Greece is working against the clock on a package of proposed reforms to convince European leaders headed by German Chancellor Angela Merkel that it can keep the euro.
The government on Wednesday extended capital controls by one business day, saying banks will now stay shut through Monday. Prime Minister Alexis Tsipras has until midnight Thursday to present his European colleagues with plans for economic reforms and spending cuts, in exchange for a new European bailout. Merkel is willing to let Greece go if Germany doesn’t consider the plans credible, according to two government officials familiar with her strategy, who asked not to be identified discussing private deliberations.
The continent’s most indebted country has never been closer to leaving the currency after more than half-a-dozen European leaders made clear that it has one last chance to present a sound plan. A failure to reach a deal could result in the European Central Bank cutting off funds to Greek banks, forcing the country to issue IOUs or some other medium of exchange to prevent economic collapse, gradually creating a parallel currency to replace scarce euros.
“Greece has to demonstrate a willingness to follow through and table some reforms extremely quickly,” Mujtaba Rahman, head of the Europe practice at consultancy Eurasia Group, said in a note to clients. Greek officials, he said “understand tomorrow and this weekend’s deadline by euro creditors is final.”
Market reaction has been muted, potentially strengthening creditors’ bargaining position. The euro fell 0.6 percent on Wednesday to $1.1075, while the benchmark Euro Stoxx 600 index was little changed. Greek bonds fell for a fourth day, although Italian and Spanish debt extended a rally amid hopes Greece would be able to reach a deal, or that the ECB would act to protect other markets.
The leaders of all 28 European Union countries will meet in Brussels on Sunday to decide their response to Greece’s proposals. The ECB, which on Wednesday said it was leaving unchanged its level of aid to Greek banks, will meet next Monday to consider its own next moves.
Sunday’s gathering may represent the climax of the five-year effort to contain Greece’s debts, which exceed 170 percent of gross domestic product. A departure from the euro would represent a severe blow to the currency, which was designed to be irrevocable, and to the broader European project.
Securing a deal with creditors will almost certainly require Tsipras and his Coalition of the Radical Left, or Syriza, to stomach reforms it has resisted since coming to power in January. Greek voters emphatically rejected a program of spending cuts and tax hikes in exchange for a new bailout in a July 5 referendum.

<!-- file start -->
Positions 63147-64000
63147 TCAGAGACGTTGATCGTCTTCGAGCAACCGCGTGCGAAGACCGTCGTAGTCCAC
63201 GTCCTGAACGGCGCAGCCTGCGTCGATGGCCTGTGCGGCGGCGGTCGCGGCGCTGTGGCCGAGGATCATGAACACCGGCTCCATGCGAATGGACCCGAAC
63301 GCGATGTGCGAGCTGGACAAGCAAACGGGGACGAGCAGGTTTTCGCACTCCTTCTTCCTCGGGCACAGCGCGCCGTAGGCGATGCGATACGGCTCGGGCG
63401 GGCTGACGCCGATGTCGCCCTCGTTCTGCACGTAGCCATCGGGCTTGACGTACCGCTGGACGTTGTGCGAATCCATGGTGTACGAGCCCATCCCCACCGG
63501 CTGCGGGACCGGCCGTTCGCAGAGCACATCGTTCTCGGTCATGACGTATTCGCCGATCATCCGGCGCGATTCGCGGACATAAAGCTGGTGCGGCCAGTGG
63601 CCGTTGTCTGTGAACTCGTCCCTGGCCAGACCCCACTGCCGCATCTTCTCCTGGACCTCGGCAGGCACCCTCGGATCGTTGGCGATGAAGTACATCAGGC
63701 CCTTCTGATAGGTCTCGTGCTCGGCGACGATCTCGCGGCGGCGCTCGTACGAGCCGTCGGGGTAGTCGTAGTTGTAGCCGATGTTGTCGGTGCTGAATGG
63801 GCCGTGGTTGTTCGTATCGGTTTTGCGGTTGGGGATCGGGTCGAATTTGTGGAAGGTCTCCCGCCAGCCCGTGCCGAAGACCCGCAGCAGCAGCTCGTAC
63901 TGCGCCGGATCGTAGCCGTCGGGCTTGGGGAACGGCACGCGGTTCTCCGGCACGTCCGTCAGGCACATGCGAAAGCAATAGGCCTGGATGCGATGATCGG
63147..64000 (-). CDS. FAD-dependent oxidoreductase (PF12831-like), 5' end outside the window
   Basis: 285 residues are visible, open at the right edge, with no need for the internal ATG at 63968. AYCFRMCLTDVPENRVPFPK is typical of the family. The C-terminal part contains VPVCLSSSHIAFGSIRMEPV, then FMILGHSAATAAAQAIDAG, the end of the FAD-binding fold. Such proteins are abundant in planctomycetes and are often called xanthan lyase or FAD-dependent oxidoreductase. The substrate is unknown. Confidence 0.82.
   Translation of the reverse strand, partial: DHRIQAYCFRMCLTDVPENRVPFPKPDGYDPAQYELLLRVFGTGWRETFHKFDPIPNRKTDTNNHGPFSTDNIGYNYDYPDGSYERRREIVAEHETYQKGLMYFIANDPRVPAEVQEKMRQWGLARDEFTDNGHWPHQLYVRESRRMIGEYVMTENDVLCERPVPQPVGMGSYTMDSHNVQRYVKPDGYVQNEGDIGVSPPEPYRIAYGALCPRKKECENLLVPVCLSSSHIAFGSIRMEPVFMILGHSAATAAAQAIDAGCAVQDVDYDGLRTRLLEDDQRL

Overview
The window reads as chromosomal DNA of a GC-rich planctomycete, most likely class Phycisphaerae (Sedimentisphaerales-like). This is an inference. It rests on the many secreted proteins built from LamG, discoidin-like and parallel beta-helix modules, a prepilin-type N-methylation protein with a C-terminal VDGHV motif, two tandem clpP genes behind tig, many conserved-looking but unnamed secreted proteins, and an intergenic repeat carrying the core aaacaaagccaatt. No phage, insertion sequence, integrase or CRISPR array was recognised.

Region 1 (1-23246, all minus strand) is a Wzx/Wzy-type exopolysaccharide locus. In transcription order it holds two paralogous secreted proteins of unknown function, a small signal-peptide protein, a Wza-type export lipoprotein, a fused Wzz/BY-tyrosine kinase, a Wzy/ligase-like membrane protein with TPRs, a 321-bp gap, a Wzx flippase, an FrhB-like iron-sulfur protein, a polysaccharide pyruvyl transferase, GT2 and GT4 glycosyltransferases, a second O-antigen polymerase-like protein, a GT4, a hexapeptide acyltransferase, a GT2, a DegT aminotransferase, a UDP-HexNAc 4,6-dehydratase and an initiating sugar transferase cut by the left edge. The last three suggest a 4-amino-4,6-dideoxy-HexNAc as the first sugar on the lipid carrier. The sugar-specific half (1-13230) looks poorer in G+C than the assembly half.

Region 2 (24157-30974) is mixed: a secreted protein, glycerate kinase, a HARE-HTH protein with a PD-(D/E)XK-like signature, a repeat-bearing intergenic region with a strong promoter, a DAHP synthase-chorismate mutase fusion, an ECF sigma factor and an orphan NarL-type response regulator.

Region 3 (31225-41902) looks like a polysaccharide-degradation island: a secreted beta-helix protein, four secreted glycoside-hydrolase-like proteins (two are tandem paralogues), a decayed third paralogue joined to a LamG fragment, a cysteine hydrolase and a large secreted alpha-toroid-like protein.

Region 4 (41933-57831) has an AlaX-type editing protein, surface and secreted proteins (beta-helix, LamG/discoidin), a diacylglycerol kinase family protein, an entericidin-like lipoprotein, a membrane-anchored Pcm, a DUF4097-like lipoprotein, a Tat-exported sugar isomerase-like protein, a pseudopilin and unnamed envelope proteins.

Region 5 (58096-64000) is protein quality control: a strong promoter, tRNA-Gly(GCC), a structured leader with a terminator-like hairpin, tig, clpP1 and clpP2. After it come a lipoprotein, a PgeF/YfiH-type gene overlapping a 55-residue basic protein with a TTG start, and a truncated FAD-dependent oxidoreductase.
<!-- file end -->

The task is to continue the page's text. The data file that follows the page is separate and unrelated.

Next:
On Wednesday, Greece put the first formal steps of its plea for a bailout into motion with a letter to the European Stability Mechanism, the body that co-ordinates financial assistance to member states.
After months of often-contentious interactions with creditors, the document signed by the new finance minister, Euclid Tsakalotos, struck a relatively conciliatory tone. It said Greece planned to honor all its debts and introduce tax and pension reforms as soon as next week. Although the document was thin on details, pension cuts had previously been characterized by Tsipras as one of the “red lines” Greece would not cross.
The ESM has begun the formal process of reviewing the request, which will be followed by more detailed proposals by the end of Thursday. Greek banks will remain closed until the end of the week to stem withdrawals, which are capped at 60 euros per person per day, causing long lines at cash machines.
“Should the Greek proposals be found wanting, the Europeans will go for Grexit quickly, instead of letting the country slowly slide into ‘Grexit by stealth,’” Gilles Moec, chief European economist at Bank of America Merrill Lynch in London, wrote in a note to clients.
A broad spectrum of European leaders has begun to talk openly about a Greek departure from the euro, a dramatic contrast from years of denial and deflection on the subject.
European Commission President Jean-Claude Juncker Tuesday night said the EU has “a Grexit scenario prepared in detail.” Donald Tusk, who leads the European Council, remarked that failed negotiations would mean “all the possible consequences, including the worst-case scenario where everyone will lose.”
Tsipras will have few sympathizers at the Sunday summit. Germany, the Netherlands and Finland have anchored the tight-budget camp since the debt crisis broke out in 2010; Ireland and Portugal observed strict conditions to complete their own aid packages and are loath to see Greece get off more easily.
Among large EU countries, only the government of France is striking a more dovish tone toward Greece. French President Francois Hollande has warned about the consequences of setting Greece adrift, and said his motto for handling the Greek crisis is “responsibility, solidarity, speed.”